Over the last couple of weeks, there have been a slew of newspaper articles on the religion of Sarah Palin, Republican vice presidential candidate and Alaska’s governor. Considering that the rather surprising announcement of Palin’s spot on the ticket has been known for a couple of weeks, one would hope that the coverage would be thorough, original and informative.
A recent Chicago Tribune article, which represents one of the more thorough stories on Palin’s faith outside the East coast media outlets, is one of the less inflammatory. There is a less than original focus on how Palin’s faith excites religious people, but the article does not entirely ignore religion’s impact on Palin’s life.
Unfortunately, much of the article’s material on Palin’s religion is speculative. Part of that is the campaign’s fault. Personally, this has been one of the most confusing media management jobs I have seen on the national stage. That said, these few paragraphs in the Tribune article represent the results of a reporter lacking accessing to a person who could be a heartbeat away from the presidency:
She now eschews the denominational label, choosing to attend independent churches in Alaska and calling herself a generic Christian when asked. But she remains connected to the Assemblies of God, addressing pastors’ conferences and ministry students.
Many of Palin’s beliefs mirror those of evangelical Christians. But Pentecostals occupy a distinct subset of evangelical Christianity. They believe they can be “baptized in the Holy Spirit” just as Jesus Christ’s apostles were in the New Testament’s Book of Acts. Gifts of the spirit include speaking in tongues, prophesy and faith healing.
The churches she has attended also embrace dispensation, a theological system that emphasizes man’s dominion over the earth and the end times — theology that could potentially shape a believer’s environmental and foreign policies.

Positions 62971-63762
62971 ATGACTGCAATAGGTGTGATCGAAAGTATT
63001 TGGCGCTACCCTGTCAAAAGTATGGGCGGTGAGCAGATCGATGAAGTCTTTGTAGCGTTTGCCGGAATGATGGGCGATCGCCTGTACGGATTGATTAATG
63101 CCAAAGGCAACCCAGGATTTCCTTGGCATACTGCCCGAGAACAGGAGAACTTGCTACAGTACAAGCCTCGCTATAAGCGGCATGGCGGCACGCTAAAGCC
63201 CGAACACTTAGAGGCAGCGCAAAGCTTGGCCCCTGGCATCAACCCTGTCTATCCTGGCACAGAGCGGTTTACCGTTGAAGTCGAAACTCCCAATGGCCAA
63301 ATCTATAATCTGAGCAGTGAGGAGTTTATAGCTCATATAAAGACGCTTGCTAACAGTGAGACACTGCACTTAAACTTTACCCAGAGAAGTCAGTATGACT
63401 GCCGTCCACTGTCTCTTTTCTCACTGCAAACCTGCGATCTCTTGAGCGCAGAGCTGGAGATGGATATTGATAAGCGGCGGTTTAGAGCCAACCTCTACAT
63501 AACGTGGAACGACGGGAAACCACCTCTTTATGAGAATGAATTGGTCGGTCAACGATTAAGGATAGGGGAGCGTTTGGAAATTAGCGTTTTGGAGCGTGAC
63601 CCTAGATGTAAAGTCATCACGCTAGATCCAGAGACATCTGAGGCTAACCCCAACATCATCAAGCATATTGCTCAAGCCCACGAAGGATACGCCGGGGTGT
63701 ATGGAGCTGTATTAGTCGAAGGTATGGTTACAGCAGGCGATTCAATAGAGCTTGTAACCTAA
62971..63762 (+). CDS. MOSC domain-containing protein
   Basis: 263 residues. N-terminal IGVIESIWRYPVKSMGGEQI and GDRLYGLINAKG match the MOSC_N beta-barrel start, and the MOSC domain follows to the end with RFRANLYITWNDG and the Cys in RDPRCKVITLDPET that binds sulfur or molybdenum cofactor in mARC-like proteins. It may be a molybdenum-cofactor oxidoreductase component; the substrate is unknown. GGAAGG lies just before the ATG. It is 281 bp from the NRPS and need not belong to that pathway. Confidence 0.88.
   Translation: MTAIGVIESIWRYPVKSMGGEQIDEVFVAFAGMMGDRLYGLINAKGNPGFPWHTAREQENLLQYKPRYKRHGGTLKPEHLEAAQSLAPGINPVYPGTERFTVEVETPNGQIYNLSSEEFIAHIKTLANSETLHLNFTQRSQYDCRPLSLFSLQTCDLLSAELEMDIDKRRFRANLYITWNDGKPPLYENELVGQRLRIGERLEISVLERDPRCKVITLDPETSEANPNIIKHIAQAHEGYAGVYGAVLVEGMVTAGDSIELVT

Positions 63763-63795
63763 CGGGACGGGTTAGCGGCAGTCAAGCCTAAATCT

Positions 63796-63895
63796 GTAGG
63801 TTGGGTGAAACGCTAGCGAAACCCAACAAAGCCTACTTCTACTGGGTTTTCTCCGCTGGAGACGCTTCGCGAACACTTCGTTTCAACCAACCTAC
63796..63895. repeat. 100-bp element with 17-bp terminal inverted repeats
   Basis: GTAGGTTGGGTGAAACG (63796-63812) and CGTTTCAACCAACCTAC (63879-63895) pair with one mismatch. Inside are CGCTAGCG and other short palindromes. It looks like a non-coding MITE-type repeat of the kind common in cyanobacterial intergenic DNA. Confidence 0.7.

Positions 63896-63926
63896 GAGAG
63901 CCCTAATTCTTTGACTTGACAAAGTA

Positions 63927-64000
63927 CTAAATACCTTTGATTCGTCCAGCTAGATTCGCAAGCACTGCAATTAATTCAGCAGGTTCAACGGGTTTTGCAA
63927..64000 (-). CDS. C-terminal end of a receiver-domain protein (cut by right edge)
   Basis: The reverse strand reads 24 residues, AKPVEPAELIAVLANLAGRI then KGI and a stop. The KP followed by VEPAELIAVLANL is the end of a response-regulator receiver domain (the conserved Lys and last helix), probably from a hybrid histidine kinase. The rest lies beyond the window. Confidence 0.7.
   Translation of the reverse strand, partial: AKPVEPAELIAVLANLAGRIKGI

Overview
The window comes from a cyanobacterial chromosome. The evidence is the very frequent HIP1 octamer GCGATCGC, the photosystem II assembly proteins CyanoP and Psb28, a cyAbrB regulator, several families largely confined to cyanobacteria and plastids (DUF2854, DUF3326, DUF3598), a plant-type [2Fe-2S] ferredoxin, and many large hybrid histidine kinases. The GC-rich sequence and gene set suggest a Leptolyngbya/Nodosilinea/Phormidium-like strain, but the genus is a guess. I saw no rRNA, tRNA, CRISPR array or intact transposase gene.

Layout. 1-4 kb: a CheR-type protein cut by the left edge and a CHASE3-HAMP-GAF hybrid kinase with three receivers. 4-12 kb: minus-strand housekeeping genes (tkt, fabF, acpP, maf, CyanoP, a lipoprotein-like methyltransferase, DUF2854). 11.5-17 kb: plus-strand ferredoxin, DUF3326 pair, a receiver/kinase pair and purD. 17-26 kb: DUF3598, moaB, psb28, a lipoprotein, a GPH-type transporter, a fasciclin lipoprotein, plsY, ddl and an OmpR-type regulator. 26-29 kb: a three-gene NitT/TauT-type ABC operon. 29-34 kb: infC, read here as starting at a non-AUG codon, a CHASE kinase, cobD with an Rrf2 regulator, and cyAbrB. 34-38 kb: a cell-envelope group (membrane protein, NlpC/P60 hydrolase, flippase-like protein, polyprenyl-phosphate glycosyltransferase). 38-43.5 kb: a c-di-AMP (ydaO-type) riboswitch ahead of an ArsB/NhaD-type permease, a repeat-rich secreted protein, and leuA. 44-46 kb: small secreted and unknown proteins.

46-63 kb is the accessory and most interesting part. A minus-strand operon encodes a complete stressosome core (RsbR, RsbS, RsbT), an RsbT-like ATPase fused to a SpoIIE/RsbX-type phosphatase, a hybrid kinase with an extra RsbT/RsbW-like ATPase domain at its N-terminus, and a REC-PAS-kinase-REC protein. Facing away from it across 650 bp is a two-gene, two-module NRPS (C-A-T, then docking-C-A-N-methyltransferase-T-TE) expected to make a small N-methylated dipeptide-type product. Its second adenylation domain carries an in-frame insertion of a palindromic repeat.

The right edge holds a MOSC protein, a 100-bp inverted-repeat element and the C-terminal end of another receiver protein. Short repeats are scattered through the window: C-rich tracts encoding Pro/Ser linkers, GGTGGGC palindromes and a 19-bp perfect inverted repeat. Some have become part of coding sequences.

“When she talks about using up our non-renewable resources, drilling on the North Slope and building the pipeline, it’s almost with glee because in a sense it doesn’t matter,” said Nancy Hardesty, a professor of religion at Clemson University in South Carolina. “All her brand of Christians may be gone before those things run out. It tends to lessen a long-term view.”
Quoting experts who have clear political biases, speculating about how one’s theology would influence their public policy and poor use of important labels permeate the coverage of Palin. Unfortunately, until the media has more direct access to her and have an opportunity to discuss with her the impact of her faith on her public policies what are reporters going to do?
The article has its interesting points though. Just after the above quote, the article quotes a rather important figure in Palin’s spiritual life:
Rev. Tim McGraw, Palin’s pastor when she became mayor of Wasilla, said believers look to Israel for signs of the coming end times and where they are in God’s plan. That would undoubtedly influence Palin’s approach to foreign policy, McGraw said.
“I believe Sarah would not live in a fragmented world,” he said. “The idea that Sarah would take this huge influence of the worldview that really only the Bible and the relationship with Jesus opens up … and suddenly marginalize it and put it over on the shelf somewhere and live apart from it — that would be entirely inconsistent.”
Now there is some reporting we can believe in. Obvious we do not know what would influence a Vice President Palin’s foreign policy, but talking to her pastor is an excellent place to start. Later on in the article, McGraw is quoted further along these same lines. One has to wonder if there was more context to this quote:
“She was very conscientious about applying the worldview of what she was discovering in Christ to her day-to-day life,” McGraw said. “But I think she did it with and does it with what the Bible calls wisdom — in other words practicality, not religious craziness.”
So there you have it. Palin’s pastor does not think she is going to be apply a religious crazy Christian worldview to the world. Glad we have that cleared up. Hopefully reporters covering Palin’s religion will not start with the assumption that her religious views are crazy.
Photo of Palin at the 2008 Republican National Convention used under a Wikimedia Commons license.